It was always a big bugbear of mine that while those with alcohol problem can access detox clinics to pull themselves out of society for three months and get detoxed, and drug addicts can access similar facilities, the view is that smokers should just give them up. One cannot just stop smoking. Nicotine and the rubbish they have in cigarettes is more addictive than heroin. It is not possible to just give them up; it involves a change of mindset. Anybody who has smoked and has stopped will be aware that the smoker himself or herself must make that decision.

The only thing that has made me want to move to stop smoking is when I ended up with pleurisy, pneumonia and the first stages of emphysema. That made me say that I have to stop and I do not want to be going around with an oxygen tank on my back when I am 55 or 60 years of age. That is what stopped me in my tracks.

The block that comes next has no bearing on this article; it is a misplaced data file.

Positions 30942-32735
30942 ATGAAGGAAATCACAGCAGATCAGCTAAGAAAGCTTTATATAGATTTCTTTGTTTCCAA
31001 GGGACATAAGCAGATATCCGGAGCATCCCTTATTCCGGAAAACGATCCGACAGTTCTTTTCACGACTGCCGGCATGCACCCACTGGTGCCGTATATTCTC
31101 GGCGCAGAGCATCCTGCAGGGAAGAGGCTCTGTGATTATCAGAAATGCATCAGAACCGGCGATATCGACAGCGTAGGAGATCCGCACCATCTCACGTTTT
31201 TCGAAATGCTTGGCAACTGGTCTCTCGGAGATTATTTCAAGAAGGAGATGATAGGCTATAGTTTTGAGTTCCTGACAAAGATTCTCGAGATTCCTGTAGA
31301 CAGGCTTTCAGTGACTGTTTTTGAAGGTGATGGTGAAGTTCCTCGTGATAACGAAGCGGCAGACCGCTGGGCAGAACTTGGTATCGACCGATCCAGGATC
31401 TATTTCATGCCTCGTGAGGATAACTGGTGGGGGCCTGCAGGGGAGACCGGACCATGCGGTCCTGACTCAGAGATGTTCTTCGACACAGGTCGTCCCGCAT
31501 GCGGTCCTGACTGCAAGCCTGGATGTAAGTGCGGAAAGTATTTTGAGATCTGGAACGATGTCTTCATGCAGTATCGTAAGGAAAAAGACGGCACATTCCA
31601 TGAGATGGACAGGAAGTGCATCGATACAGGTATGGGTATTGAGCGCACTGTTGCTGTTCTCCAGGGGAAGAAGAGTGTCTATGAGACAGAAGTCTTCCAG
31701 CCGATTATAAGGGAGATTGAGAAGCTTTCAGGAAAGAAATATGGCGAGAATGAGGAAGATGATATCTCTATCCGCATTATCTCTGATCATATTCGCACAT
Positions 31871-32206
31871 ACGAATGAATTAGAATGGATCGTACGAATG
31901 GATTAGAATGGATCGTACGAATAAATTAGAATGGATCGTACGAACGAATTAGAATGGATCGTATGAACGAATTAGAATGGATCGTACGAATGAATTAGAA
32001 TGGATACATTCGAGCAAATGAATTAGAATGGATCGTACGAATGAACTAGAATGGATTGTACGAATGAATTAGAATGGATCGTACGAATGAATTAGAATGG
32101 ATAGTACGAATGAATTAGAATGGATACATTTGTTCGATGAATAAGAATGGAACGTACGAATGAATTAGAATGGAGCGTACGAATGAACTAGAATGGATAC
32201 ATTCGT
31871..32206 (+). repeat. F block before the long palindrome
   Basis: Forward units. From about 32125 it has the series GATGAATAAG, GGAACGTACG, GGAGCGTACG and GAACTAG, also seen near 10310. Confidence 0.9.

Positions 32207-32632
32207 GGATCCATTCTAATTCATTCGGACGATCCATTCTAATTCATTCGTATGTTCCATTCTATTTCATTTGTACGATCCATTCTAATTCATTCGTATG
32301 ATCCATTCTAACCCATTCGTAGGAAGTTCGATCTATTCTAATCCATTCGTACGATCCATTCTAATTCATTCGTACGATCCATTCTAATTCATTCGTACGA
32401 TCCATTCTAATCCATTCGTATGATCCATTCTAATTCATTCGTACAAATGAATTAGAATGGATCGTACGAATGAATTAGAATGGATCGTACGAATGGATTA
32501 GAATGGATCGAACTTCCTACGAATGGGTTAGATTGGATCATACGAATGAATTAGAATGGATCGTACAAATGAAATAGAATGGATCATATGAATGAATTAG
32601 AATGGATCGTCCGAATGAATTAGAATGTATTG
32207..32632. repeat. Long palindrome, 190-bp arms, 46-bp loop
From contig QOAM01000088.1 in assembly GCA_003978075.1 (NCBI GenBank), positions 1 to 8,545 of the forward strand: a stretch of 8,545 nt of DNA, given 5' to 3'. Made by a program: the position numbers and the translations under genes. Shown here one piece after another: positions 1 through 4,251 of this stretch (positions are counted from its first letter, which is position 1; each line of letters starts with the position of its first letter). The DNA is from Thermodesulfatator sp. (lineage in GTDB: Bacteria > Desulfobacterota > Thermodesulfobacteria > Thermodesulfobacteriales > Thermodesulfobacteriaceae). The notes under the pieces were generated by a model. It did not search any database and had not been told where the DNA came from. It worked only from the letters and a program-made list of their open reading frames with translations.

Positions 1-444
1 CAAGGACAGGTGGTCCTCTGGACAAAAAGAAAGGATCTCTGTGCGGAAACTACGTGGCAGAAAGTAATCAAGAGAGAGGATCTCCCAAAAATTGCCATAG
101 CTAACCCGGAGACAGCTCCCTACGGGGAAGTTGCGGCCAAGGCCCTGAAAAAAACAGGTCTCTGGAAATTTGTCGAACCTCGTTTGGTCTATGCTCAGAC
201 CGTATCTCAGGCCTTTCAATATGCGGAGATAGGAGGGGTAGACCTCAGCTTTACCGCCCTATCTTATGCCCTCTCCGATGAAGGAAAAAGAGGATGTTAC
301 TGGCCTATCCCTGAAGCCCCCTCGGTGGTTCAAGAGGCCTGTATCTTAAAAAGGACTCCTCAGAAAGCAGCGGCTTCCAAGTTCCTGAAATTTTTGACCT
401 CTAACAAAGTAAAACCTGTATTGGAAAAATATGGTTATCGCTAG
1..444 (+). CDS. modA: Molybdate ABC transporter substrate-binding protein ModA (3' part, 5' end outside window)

If the Minister seriously wants to encourage smokers to stop, the first step is to help them see that smoking kills. We all think we are invincible and it will not happen to us. The Minister should provide detox clinics where smokers can take themselves out of society for three months so as not to be engaged with the social scene of smoking because one needs that time to be able to stop smoking. I stopped smoking without any support for two years and I went back on them again. I have used nicotine chewing gum. I have used the patches. I have used everything to try and stop smoking. The response has to be bigger. I do not accept what the Minister says, that plain packaging has an impact on many young people. It might have an impact on some of them but if someone gives a friend a pull of a cigarette and he or she starts that one cigarette or the second one, he or she will most likely become addicted, although some do not become addicted.

Those are the sort of measures that should be put in place to support those who are coming off cigarettes. Those who do not smoke do not realise that a smoker's system crashes as such because the loss of nicotine in their system affects their blood. When one stops smoking, there are times when, walking down the street, one will suddenly become dizzy, cannot walk and must sit down. One has to take time out. One gets cranky. One gets narky with members of your family. It is very difficult to cease the addiction.